While there are systems in place that facilitate the registration of a mark internationally with a single filing, there is no global trademark law. Trademarks are protected by the national laws of treaty signatories, although the TRIPS agreement (see below) does provide an attempt of at least minimalist harmonization. The two principal treaties regarding international trademarks are the Agreement on Trade-Related Aspects of Intellectual Property Rights (TRIPS) and the Madrid Protocol. Both are discussed briefly below and links are provided for further reading.
Agreement on Trade-Related Aspects of Intellectual Property Rights (TRIPS)
TRIPS is administered by the World Trade Organization (WTO). The WTO maintains a significant amount of relevant information regarding this agreement on its website and the "gateway" to additional TRIPS information can be found here. TRIPS contains content that is much broader than trademarks, including copyright, patents, industrial design and trade secrets. The following excerpt from the WTO TRIPS website is informative.
A foundational part of the TRIPS agreement is the concept of National Treatment. Essentially this requires that foreign nationals be treated the same as "locals" once goods have entered the country (i.e. national laws apply to foreigners in a manner analogous to how a nation's laws applies to its own citizens). This does not mean that the same laws apply everywhere. That said, TRIPS does make an attempt to provide a minimal set of "common ground rules" by incorporating minimum standards from the Paris Convention and the Berne Convention. The full text of the agreement can be found here in outline format.
The trademark related aspects of TRIPS are contained in Articles 15-24 (which includes the language related to "geographical indications). These Articles can be found in their entirety starting here. The subject matter that is protected is found in Article 15 and contains the following language:
The TRIPS agreement is arguably the most important international agreement dealing with intellectual property (IP) law among the largest nations (and many smaller ones) and is a cornerstone agreement that underpins the global economy. It will likely continue to maintain its prominence as IP represents more and more of the GDP of both the developed and the developing world. Trademark protection outside of the holder's national borders will an remain an important issue on the world economic stage as the Internet increasingly drives the creation of additional global brands.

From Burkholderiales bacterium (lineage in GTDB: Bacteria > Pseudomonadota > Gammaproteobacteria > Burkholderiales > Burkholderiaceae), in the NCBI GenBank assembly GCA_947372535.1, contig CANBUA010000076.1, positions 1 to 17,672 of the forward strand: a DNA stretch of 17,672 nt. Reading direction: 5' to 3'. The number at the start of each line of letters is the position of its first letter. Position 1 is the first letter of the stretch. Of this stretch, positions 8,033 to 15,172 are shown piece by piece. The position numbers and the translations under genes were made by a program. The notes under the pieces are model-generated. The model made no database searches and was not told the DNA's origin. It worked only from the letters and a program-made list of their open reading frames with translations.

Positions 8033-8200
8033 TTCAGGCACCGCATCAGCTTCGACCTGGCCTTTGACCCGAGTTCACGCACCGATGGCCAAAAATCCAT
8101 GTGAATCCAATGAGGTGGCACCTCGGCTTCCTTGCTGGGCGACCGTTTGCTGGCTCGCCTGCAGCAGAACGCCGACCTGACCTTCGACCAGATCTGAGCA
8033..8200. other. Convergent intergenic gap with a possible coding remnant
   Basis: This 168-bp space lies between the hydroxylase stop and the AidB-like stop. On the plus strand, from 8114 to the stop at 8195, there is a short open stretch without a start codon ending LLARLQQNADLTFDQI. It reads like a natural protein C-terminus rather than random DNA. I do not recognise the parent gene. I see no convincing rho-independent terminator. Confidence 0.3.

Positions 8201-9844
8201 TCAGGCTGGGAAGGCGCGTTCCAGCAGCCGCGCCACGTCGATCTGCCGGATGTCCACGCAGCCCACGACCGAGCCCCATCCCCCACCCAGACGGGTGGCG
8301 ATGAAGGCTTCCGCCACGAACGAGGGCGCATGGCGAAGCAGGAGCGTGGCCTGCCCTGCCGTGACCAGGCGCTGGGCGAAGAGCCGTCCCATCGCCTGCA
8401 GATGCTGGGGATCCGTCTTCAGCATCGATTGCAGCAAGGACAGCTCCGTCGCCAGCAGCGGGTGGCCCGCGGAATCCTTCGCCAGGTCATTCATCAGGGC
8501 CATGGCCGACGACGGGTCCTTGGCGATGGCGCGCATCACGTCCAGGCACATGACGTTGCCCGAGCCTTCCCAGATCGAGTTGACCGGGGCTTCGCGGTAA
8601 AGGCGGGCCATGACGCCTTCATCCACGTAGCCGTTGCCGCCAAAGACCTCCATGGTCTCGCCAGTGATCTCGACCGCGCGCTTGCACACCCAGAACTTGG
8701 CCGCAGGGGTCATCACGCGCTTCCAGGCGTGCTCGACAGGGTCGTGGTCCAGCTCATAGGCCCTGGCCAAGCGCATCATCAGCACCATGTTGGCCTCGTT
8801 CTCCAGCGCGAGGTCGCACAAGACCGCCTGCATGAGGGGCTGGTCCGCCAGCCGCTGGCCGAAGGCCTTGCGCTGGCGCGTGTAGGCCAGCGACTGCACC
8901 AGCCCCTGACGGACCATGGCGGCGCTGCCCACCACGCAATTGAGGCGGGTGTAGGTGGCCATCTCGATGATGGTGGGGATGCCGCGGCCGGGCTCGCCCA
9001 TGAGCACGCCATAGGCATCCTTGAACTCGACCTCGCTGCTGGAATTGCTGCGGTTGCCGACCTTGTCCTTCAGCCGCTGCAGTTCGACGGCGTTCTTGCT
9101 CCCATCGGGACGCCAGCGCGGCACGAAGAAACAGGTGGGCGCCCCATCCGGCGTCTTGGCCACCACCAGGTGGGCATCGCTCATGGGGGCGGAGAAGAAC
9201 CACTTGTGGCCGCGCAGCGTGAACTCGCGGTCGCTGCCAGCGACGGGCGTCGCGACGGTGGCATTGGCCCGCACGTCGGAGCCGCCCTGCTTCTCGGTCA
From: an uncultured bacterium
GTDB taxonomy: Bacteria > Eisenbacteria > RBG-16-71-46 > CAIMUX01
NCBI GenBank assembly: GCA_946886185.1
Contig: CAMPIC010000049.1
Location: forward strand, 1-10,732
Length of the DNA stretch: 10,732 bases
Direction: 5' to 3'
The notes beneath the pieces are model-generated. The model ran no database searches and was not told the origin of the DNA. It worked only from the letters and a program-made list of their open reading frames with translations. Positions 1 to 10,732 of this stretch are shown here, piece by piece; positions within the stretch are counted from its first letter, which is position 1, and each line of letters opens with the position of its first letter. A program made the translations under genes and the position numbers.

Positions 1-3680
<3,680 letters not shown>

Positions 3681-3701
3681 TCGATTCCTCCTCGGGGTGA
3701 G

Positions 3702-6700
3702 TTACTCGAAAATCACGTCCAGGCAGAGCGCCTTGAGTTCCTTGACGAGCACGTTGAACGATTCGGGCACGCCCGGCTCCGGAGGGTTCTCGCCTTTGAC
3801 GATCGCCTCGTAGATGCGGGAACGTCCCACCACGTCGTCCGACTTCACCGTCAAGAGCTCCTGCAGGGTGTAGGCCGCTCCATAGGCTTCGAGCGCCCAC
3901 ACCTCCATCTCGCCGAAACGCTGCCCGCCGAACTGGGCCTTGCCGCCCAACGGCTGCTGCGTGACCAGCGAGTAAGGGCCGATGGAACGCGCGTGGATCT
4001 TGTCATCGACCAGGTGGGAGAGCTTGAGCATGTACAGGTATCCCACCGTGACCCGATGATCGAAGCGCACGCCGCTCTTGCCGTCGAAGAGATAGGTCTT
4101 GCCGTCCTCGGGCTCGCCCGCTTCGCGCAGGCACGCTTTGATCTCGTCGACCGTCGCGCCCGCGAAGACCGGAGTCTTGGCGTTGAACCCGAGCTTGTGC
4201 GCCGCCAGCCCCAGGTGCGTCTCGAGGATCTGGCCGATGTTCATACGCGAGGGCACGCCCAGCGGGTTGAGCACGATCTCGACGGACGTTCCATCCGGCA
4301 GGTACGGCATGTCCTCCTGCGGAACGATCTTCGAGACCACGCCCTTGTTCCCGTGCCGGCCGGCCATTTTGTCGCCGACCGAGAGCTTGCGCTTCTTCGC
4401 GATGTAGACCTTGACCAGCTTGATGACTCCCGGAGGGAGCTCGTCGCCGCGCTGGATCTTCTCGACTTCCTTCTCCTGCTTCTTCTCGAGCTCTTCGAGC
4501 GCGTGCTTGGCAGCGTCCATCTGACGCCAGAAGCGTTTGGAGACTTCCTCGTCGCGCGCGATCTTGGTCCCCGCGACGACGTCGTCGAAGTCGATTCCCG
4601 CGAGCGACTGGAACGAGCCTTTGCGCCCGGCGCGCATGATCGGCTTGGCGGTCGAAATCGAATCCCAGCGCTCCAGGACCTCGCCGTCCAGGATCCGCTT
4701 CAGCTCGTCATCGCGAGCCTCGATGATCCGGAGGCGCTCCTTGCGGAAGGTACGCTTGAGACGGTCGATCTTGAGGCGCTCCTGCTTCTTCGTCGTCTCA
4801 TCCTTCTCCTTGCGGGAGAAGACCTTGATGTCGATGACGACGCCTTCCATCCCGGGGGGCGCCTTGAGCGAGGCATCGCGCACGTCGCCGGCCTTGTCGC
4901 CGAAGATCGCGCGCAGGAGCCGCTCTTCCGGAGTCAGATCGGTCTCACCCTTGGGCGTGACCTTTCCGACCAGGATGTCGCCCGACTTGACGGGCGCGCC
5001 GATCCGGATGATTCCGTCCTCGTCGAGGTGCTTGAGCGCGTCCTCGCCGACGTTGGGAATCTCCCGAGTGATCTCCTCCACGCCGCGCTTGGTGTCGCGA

Madrid Agreement Concerning the International Registration of Marks (Madrid Protocol)
This is an international treaty that allows a trademark holder to seek registration in any of the signatory countries by filing a single application. The "international registration" that results provides protection in member countries but each signatory determines how the mark will be protected (i.e. via its own national laws) within the jurisdiction. This treaty is administered by the World Intellectual Property Organization (WIPO). A current list of signatories can be found here.
The U.S. became a signatory on November 2, 2003 which provides nationals to submit an international application to the USPTO which it then forwards to to the International Bureau in Geneva, Switzerland. The Lanham Act was amended to implement the Madrid Protocol. This amendment is known as the Madrid Protocol Implementation Act (MPIA). The USPTO summarizes the requirements for filing an international application as follows:
The entire USPTO FAQ regarding the Madrid Protocol can be found here. Prior to the systematic adoption of this protocol it simply was not possible to obtain an "international trademark" with a single filing. The increased pressure for a single filing system was apparently driven by international players insisting on a more uniform approach. In any case, the protocol is indicative of the fact that the world is indeed becoming "flat" and the trend toward globalization shows an increasing ability to overcome any friction that stands in its way.
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